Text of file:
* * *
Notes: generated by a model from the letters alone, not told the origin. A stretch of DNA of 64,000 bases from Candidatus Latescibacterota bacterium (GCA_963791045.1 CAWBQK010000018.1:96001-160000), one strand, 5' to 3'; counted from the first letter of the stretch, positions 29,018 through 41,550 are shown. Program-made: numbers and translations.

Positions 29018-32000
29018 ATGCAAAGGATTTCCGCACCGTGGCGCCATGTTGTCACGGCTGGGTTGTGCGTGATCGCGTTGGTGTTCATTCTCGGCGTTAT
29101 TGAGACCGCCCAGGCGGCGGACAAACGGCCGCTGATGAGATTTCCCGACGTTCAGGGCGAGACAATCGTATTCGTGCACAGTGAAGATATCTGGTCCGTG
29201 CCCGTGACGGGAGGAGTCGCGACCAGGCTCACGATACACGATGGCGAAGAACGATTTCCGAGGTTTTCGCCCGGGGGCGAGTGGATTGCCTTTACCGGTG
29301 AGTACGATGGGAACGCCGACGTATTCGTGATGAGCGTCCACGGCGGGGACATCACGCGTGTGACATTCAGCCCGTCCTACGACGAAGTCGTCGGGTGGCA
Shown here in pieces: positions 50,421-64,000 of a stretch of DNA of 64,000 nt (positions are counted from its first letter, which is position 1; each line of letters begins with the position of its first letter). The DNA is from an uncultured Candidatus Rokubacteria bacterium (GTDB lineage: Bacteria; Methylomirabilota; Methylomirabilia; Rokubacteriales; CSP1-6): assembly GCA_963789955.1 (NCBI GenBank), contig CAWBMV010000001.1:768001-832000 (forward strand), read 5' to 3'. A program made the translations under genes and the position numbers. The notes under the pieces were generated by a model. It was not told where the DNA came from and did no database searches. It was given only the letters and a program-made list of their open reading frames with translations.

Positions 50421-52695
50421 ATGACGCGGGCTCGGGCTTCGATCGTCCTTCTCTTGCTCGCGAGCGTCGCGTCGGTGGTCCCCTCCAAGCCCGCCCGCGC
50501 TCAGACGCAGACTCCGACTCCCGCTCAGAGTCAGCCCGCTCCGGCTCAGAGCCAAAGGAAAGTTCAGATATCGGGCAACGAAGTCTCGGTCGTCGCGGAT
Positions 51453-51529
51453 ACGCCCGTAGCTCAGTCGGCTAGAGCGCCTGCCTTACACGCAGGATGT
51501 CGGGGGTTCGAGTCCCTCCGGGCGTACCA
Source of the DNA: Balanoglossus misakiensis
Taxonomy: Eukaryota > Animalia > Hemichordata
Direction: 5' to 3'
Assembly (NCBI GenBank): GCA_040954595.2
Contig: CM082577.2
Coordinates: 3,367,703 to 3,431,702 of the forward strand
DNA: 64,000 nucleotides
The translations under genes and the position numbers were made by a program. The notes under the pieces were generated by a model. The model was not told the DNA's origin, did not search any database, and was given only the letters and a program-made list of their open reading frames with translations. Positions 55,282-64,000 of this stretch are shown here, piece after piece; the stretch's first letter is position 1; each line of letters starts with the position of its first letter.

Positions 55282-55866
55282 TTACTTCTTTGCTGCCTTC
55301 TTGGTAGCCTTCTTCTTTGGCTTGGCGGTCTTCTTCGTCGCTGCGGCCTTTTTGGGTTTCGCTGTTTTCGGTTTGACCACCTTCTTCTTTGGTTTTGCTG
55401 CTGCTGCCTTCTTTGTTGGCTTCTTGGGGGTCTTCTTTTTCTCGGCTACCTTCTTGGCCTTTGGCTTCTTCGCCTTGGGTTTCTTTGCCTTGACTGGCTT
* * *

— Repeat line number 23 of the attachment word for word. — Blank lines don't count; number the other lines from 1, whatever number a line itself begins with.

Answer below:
55282 TTACTTCTTTGCTGCCTTC